Getting Restless: Rethinking Revision in Writing Instruction
In Getting Restless, Nancy Welch calls for a reconception of what we mean by "revision," urging compositionists to rethink long-held beliefs about teacher-student relations and writing practices. Drawing primarily on feminist and psychoanalytic theories, she considers how revision can be redefined not as a process of increasing orientations toward a particular thesis or discourse community, but instead as a process of disorientation: an act of getting restless with received meanings, familiar relationships, and disciplinary or generic boundaries--a practice of intervening in the meanings and identifications of one's text and one's life.
Using ethnographic, case-study, and autobiographical research methods, Welch maintains two consistent aims throughout the study:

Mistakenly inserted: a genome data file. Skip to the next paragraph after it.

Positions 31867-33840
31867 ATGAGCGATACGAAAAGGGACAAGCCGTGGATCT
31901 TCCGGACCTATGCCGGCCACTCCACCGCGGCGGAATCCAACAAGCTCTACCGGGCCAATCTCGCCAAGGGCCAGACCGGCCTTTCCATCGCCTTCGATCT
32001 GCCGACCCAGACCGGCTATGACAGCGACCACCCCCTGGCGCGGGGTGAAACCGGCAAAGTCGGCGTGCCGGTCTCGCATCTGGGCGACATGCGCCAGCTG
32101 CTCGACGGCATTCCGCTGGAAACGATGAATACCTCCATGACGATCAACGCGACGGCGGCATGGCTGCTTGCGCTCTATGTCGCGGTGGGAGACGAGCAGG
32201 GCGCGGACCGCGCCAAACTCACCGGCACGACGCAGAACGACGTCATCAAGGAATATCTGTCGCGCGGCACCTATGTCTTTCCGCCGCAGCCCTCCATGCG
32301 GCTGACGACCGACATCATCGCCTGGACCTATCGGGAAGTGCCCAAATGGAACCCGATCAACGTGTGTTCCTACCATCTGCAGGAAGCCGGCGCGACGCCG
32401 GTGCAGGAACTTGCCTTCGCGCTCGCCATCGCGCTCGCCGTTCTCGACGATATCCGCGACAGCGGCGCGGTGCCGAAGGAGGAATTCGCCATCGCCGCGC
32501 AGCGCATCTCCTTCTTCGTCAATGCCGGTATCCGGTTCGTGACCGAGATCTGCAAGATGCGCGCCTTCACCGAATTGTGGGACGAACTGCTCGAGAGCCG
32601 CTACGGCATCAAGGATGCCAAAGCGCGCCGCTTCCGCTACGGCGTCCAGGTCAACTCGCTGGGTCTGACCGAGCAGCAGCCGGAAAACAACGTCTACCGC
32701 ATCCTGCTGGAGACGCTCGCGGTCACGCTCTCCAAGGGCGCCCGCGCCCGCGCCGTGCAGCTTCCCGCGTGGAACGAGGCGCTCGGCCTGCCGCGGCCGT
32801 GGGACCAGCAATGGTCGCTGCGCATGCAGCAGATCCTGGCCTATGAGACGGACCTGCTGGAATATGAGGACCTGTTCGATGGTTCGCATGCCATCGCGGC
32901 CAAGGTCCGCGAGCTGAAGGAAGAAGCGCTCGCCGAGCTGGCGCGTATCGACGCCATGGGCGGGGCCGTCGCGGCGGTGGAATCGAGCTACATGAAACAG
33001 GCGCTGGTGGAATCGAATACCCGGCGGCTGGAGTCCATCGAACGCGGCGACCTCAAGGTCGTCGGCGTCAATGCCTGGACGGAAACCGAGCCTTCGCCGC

In achieving these ends Welch examines three academic sites: a campus writing center, undergraduate writing classrooms, and a summer workshop for K-12 teachers.
This book will appeal to a wide audience, including classroom and writing center teachers, historians and theorists in composition and rhetoric, feminist theorists, and those engaged in literacy studies, teacher education, and connections/tensions among teaching, writing, and psychoanalysis.
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For many of the women interviewed for her book , academic identity and authority
are created through mastering and matching a discipline ' s conventions , making
their texts reflect shared and smooth - surfaced ideas of what writing in a given ...
Through that idea of straying , philosopher and feminist theorist Michele Le Dæuff
( 1991 ) offers us , I think , another narrative for understanding how identity ,
authority , sense of voice , and sense of project can be formed . She can help us ...
Rather , our writings and discussions quickly marked divisions within and
between us , and increasingly threatened to dismantle Lee ' s identity as a marine
; my identity as a supportive , engaged reader ; and the writing center ' s identity
as a ...